Section: Opinion

The problem with fake allyship

In an attempt to bring awareness to the Breonna Taylor case, actress Lili Reinhart posted a picture of herself with the caption “Now that my side boob has gotten your attention,  Breonna Taylor’s murderers have not been arrested. Demand Justice.” The post was a distasteful attempt at rallying behind the Black Lives Matter Movement, and Reinhart was not the only person who participated in such inappropriate allyship. Instagram users changed the label on a tub of I Can’t Believe It’s Not Butter to “I can’t believe Breonna Taylor’s killers haven’t been arrested.” Twitter users erased the “Andy” written on Woody from Toy Story’s feet and replaced it with “Arrest the cops who killed Breonna Taylor.” 

The terribly misguided support of allies has generally disappeared as autumn has arrived, causing a decrease in the awareness needed to pressure the justice system into convicting the murderers for the killings last summer. This performative activism is a problem many activists worried about while #BLM was still trending, and our worst nightmare came true again: People were only allies to Black people for show, to avoid backlash or to put up the front that they are good people. We have fake allyship to thank for the “Justice for” memes and the archived black squares on people’s Instagrams that will reappear with the next headline-worthy killing. Many people, Reinhart included, did not even react to the news that Breonna Taylor’s murderer would only be charged for endangering her neighbors, and not for killing Taylor herself.

Fake allyship is why the Black Lives Matter, #SayHerName and #MeToo movements quickly lose the attention of the media, and the lawmakers who can actually change the systems activists are fighting against. On social media, after the murder of George Floyd, there was a huge demand for allies to show support for their Black peers. Many Black people, myself included, passive-aggressively posted “silence speaks volumes,” or “if you don’t post about [insert injustice here], do not be mad when I unfollow you” and even called out entire races for their lack of support. The Black community was very adamant about gaining support from allies, so it may seem hypocritical for us to be mad about how you gave that support, but it is important that racial injustices are taken seriously, and that is not happening when murders are memefied. I understand that not all allyship is perfect. However, it is important that allies have to truly want to support these movements, and not just look good on Instagram. I have learned through my own mistakes that an ally is willing to work through their wrongs and is open to correction. You need to believe in the cause and be continuously outraged, annoyed or even just a little irritated by how the system affects marginalized people, because this sort of constant allyship is what can truly bring about change.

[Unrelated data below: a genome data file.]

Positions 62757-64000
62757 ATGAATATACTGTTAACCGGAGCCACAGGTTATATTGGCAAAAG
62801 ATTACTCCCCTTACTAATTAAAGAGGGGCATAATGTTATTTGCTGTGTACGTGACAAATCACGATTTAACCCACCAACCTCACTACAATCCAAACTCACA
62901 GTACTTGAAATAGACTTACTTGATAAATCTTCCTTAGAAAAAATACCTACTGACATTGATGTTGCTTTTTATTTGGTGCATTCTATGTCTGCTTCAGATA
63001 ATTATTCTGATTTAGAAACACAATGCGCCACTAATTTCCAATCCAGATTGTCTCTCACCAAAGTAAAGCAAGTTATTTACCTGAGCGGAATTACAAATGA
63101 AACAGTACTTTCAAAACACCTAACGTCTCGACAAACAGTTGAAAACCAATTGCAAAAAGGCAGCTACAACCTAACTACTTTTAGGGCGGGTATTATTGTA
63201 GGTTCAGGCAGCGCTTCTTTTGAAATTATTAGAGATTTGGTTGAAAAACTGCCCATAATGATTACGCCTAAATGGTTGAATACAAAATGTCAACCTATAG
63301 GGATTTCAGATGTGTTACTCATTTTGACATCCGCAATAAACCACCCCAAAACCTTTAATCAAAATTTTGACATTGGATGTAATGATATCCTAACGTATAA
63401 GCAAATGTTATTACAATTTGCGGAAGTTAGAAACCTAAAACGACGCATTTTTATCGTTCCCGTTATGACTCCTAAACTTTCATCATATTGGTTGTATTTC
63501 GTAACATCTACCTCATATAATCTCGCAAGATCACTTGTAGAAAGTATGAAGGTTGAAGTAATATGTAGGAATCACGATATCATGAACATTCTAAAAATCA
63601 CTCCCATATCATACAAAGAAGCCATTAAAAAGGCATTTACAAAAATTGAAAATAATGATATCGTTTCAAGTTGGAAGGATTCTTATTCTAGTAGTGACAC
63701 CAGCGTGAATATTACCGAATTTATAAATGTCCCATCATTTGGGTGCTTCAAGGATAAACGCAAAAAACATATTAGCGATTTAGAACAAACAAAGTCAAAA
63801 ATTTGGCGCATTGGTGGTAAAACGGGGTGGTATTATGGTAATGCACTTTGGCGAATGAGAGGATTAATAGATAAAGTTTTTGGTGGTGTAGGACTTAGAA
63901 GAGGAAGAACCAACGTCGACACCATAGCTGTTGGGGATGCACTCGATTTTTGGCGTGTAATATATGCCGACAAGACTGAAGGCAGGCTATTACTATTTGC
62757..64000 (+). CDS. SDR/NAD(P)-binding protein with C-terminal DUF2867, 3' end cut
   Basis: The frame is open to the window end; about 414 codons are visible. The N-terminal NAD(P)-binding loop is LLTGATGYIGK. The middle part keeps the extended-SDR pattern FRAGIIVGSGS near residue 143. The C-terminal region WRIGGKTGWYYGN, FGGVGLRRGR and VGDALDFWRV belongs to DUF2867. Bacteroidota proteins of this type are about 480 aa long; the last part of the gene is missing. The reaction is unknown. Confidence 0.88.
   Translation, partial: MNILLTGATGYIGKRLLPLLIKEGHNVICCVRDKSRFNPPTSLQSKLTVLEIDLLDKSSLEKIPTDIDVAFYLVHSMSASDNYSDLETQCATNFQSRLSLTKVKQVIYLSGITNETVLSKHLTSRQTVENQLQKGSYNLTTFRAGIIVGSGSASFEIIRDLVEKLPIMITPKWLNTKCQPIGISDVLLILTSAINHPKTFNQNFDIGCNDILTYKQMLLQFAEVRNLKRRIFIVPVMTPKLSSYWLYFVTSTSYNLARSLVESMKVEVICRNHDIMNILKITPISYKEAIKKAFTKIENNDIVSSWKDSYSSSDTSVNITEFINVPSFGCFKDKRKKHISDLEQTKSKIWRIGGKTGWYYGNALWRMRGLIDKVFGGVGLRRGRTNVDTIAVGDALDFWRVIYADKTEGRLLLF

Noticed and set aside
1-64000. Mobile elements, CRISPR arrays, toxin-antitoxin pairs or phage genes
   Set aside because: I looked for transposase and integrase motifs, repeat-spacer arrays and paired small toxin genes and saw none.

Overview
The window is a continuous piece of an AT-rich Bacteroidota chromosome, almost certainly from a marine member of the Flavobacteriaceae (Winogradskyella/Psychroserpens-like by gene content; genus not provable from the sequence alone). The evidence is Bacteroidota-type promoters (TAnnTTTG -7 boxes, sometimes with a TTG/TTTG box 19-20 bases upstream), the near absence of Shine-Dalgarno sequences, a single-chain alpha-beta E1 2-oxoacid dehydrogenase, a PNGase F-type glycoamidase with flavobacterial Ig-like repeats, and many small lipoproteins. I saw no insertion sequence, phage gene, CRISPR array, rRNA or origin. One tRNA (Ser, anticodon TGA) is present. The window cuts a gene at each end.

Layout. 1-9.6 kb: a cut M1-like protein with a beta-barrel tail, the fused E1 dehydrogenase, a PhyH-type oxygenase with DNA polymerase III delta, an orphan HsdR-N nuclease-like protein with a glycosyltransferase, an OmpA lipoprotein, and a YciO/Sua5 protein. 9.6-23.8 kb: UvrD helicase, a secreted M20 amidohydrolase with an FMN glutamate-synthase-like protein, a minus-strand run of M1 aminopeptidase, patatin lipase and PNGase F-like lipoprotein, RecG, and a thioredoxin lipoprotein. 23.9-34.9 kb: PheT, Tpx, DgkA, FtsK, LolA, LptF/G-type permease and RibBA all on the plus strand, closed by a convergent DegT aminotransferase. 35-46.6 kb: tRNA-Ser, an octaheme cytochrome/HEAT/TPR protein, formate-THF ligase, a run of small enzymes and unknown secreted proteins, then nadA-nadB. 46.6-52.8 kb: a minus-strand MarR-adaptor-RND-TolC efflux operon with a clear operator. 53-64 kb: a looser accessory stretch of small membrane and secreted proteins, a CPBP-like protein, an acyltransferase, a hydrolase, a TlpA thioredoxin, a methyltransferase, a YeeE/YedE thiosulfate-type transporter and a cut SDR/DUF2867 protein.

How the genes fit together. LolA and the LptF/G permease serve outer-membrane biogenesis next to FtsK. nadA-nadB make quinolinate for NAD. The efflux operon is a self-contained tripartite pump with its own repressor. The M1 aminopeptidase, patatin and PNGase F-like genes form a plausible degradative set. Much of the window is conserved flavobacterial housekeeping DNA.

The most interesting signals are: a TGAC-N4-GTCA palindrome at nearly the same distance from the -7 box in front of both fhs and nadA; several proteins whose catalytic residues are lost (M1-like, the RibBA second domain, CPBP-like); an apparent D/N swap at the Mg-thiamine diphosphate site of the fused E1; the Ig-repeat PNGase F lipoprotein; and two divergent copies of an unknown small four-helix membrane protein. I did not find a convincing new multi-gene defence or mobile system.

White allies did not lead the Civil Rights Movement, but their involvement made it impossible to ignore the rights of Black Americans. Many history books won’t say this, but it would have been almost impossible to invoke without non-Black, especially white, allies, because, throughout the history of America, white people have been the ones with power. An example of this is the Freedom Riders: There were originally seven Black and six white activists on the first bus, to show solidarity with the anti-segregation cause. Even today, white allies use their bodies to defend Black and Brown protesters from being injured or arrested by police. When people of color ask for your support, it is because we know we can’t succeed without it — but we do not want you to put on a show. We want you to be angry that human life can be disregarded, that there are injustices affecting us that we can’t overcome just by “pulling ourselves up our bootstraps.” We want to show you that we believe in the American experiment just as much as you do, but the experiment won’t believe in us. 

As an ally, remember: Do not be fooled by Breonna Taylor being a current talking point at presidential debates, as it most likely will not amount to any change. Politicians have a history of fake allyship and empty words. And while Joe Biden smiles at you on national television or calls for peace and patience through your Twitter feed, know that if he takes office, that’s all Breonna will be for him — a talking point. I know this. I have cried about it because I know that without real allies and true justice, I will be stuck now and then Googling her image just to stare at her smile, wondering if some little Black girl will do the same to me in the next couple of years, or months or days.

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